Balanced fatty acids best for butterfats

Over the mid-April to late July period, butterfat is typically 0.2% below the winter average.

Balanced fatty acids best for butterfats

Maintaining butterfat production at grazing is vital to maintain milk price and margins particularly on constituent-based contracts. UFAC-UK’s Mark Townsend says using the correct fat supplement can play a vital role in achieving this.

The spring and summer decline in butterfat percent is a picture every dairy farmer will be familiar with. Over the mid-April to late July period, butterfat is typically 0.2% below the winter average. Assuming 150 cows averaging 25 litres, this can add up to a fall in milk income of around £2000, so it makes economic sense to rectify the situation quickly.

Rumen health

Once cows go out to grazing grass, they lose the structural effective fibre and it is this that precipitates a fall in butterfat production. Therefore, it is important to give the rumen bugs every chance to digest the fibre that is there to produce the volatile fatty acids required for butterfat production.

Also do what you can to prevent SARA by feeding additional fibrous energy sources. You need to ensure the total diet contains more than 35% digestible fibre and you should avoid excessive levels of rapidly fermentable carbohydrates.

It can also pay to feed a fat supplement but it needs to be a balanced fatty acid supplement to have the optimum effect. For example, a single fat source high in C16:0 will be as high as 85% C16:0 fatty acids, which means there is very little of anything else. They are promoted as a way to improve butterfat production but can reduce body condition.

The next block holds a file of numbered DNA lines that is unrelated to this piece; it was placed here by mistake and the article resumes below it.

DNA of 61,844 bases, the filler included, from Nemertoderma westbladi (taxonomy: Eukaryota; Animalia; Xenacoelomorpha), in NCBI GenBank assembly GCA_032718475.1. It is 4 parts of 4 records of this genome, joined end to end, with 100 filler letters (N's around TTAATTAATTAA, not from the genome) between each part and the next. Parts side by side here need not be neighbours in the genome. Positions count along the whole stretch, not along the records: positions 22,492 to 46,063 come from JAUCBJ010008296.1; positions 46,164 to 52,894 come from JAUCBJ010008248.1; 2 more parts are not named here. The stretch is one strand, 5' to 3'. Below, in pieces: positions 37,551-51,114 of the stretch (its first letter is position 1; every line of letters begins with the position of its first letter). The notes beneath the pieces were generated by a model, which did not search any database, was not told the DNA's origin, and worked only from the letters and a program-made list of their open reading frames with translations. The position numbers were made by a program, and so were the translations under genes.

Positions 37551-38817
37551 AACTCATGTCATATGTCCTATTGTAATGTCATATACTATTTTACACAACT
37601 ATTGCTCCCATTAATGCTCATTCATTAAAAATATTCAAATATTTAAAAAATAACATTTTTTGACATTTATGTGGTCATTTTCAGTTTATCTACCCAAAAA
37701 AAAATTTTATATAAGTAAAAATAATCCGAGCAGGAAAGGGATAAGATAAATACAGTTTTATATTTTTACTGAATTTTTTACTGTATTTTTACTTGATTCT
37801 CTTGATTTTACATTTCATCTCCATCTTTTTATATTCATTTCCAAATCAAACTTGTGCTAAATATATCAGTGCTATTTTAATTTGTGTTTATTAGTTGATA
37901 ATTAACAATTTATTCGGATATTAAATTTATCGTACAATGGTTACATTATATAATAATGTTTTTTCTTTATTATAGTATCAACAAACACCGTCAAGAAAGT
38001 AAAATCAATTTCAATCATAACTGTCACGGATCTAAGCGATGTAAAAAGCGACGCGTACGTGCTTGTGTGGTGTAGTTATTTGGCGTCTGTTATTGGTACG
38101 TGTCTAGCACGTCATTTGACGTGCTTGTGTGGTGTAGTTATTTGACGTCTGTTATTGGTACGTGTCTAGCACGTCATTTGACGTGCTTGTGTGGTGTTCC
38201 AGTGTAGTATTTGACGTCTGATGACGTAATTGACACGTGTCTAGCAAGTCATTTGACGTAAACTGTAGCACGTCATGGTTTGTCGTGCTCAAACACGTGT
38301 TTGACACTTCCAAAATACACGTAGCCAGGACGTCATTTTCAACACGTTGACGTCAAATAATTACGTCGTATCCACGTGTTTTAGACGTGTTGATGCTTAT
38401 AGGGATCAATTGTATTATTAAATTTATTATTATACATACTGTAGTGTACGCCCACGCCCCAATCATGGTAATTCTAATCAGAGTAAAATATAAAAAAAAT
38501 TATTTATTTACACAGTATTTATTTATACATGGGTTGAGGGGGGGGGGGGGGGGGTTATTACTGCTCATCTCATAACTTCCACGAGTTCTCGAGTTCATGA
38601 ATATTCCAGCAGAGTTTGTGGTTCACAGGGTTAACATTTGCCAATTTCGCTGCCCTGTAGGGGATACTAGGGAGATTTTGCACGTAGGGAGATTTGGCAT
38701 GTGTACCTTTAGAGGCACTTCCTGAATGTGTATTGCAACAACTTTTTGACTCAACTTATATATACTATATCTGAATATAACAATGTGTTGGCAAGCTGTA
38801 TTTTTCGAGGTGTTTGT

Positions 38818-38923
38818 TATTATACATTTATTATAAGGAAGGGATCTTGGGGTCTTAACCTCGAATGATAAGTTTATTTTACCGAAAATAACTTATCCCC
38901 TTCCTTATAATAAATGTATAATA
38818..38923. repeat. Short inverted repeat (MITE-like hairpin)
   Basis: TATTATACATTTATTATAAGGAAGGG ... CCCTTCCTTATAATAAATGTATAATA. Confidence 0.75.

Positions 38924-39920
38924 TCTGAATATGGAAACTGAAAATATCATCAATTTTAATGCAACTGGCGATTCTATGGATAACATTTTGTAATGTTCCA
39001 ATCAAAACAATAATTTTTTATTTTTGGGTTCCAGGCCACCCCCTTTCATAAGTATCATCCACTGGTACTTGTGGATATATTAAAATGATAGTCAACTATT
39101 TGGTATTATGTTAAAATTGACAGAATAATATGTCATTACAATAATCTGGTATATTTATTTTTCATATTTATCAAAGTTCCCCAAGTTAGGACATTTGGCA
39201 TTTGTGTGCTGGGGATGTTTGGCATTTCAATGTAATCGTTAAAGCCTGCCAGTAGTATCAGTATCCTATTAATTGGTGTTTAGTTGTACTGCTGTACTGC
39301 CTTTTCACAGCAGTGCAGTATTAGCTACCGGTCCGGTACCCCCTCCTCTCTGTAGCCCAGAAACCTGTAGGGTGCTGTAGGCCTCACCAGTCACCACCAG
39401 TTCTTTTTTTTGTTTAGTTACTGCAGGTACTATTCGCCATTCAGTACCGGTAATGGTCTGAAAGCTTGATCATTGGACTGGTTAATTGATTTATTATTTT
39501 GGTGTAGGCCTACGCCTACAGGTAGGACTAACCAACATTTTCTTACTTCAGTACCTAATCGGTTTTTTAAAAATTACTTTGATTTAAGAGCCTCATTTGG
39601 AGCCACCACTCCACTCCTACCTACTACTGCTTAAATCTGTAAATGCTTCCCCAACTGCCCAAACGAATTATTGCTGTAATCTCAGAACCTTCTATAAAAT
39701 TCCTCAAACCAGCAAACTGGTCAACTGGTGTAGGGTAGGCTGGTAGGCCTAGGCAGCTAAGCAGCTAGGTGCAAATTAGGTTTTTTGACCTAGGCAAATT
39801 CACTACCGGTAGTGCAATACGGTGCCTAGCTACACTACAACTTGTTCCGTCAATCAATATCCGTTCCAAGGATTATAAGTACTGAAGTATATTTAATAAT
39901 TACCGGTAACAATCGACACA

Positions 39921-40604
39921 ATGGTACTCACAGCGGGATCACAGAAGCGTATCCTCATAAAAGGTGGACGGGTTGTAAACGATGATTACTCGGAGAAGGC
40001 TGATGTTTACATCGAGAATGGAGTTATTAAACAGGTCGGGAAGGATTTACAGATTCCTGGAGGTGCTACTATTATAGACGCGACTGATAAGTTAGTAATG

Balance is key

The problem is that C16:0 fats will not always improve butterfat levels. This is because only around 35% of butterfat is made up of C16:0. Once this has been reached, any additional C16:0 is largely wasted by the cow, with no further impact on butterfat production.

A better solution is to use a balanced fatty acid source with an effective level of C16:0 supported by other fatty acids. With 70% C16:0, UFAC’s Omega Cream will help boost butterfat levels in mid and late lactation cows in particular, thus supporting milk price.

Unlike straight C16:0 products, Omega cream also contains Oleic acid (C18:1) which is proven to increase the utilisation of all fatty acids in the diet. This is particularly important with cows at risk of SARA as a low rumen pH can compromise the digestion of fats in the rumen. Omega Cream also contains glycerine which further improves total fatty acid absorption while providing additional glucogenic energy to reduce body condition loss.

Finally, the addition of omega 3 fatty acids (EPA and DHA) from marine sources supports both fertility and the immune system, keeping cows healthier and fertile at grass.

By managing the rumen and feeding a balanced fatty acid supplement such as Omega Cream, you will be able to reduce butterfat depression and maintain herd health and fertility while cows are grazing.By managing the rumen and feeding a balanced fatty acid supplement such as Omega Cream, you will be able to help reduce the butterfat depression associated with grazing and improved milk prices.

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